Facebook’s iOS update is not about HTML5
The debate centered around the viability of HTML5 versus native apps, but that actually has very little to do with Facebook’s update.
The new Facebook app is not native
I downloaded the new app to see exactly what the major changes were. To my surprise, the only major noticeable change is that the feed now renders natively. While I might have missed other changes (as I’m not much of a Facebook user), one thing is rather clear: there is still a whole lot of HTML in this app.
User profiles are HTML.
Pages are HTML.
Groups are HTML.
Events are HTML
App Center is HTML.
Find Friends is HTML.
Pokes is HTML.
Notes are HTML.
Half of Settings are HTML.
All of a sudden, the line about the app largely moving away from HTML5 in favor of native seems a bit naive.
Facebook Engineering released a post about the update in which they explained that scrolling through the feed on the old app was problematic, especially when automatically loading more content. Their solution was running network-related and computationally expensive tasks on a separate thread, so they wouldn’t block UI interactions. There is no reason this could not have been done in HTML with Web Workers, as it is supported on iOS.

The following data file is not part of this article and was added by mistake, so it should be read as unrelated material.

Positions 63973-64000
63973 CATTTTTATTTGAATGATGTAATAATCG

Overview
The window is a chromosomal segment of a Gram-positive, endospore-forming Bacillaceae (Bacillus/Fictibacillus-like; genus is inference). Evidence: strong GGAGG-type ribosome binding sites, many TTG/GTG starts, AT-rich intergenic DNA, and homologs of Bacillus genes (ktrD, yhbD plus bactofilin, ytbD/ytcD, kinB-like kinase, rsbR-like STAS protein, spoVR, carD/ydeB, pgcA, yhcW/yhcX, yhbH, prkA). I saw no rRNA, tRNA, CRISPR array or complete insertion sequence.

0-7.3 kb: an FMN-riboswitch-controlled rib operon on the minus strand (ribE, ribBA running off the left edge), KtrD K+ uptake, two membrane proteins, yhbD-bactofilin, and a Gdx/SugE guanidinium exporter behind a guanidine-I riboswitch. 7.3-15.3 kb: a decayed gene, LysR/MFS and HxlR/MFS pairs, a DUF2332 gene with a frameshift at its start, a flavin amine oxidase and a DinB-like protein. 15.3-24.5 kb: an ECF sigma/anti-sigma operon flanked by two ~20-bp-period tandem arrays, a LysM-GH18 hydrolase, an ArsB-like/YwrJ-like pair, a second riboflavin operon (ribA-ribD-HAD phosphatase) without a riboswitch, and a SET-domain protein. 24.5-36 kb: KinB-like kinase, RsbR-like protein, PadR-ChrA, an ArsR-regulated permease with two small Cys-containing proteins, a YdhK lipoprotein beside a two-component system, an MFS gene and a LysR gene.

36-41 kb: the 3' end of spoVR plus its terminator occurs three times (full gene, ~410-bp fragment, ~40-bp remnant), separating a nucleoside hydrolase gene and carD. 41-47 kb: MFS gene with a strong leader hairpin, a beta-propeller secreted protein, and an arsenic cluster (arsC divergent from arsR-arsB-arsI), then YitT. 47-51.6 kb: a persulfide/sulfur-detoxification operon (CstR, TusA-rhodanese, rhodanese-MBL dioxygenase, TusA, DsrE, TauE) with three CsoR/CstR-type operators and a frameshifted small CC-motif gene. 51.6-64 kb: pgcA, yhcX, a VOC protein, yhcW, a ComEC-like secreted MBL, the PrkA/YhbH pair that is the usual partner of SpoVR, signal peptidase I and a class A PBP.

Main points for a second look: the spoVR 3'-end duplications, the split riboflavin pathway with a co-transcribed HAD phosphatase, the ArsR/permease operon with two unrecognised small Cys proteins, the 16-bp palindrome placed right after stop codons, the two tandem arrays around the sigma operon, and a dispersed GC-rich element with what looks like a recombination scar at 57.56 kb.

Website vs. old native app
The biggest and most common issues with the old mobile app were related to content not loading from Facebook’s servers.
For example, when I opened my message list, I often waited over a minute for any messages to show up. Once the content loaded, though, everything performed fine.
More importantly, how is it that the mobile website did not have these same network issues? It sounds less like HTML5 was the problem and more like the native app was poorly implemented.
HTML5 vs. native
As a Web developer, I know many of the pains of the mobile Web. I’m not remarking on whether Web or native is superior.
I’m arguing that this recent Facebook update has little relevance to that debate.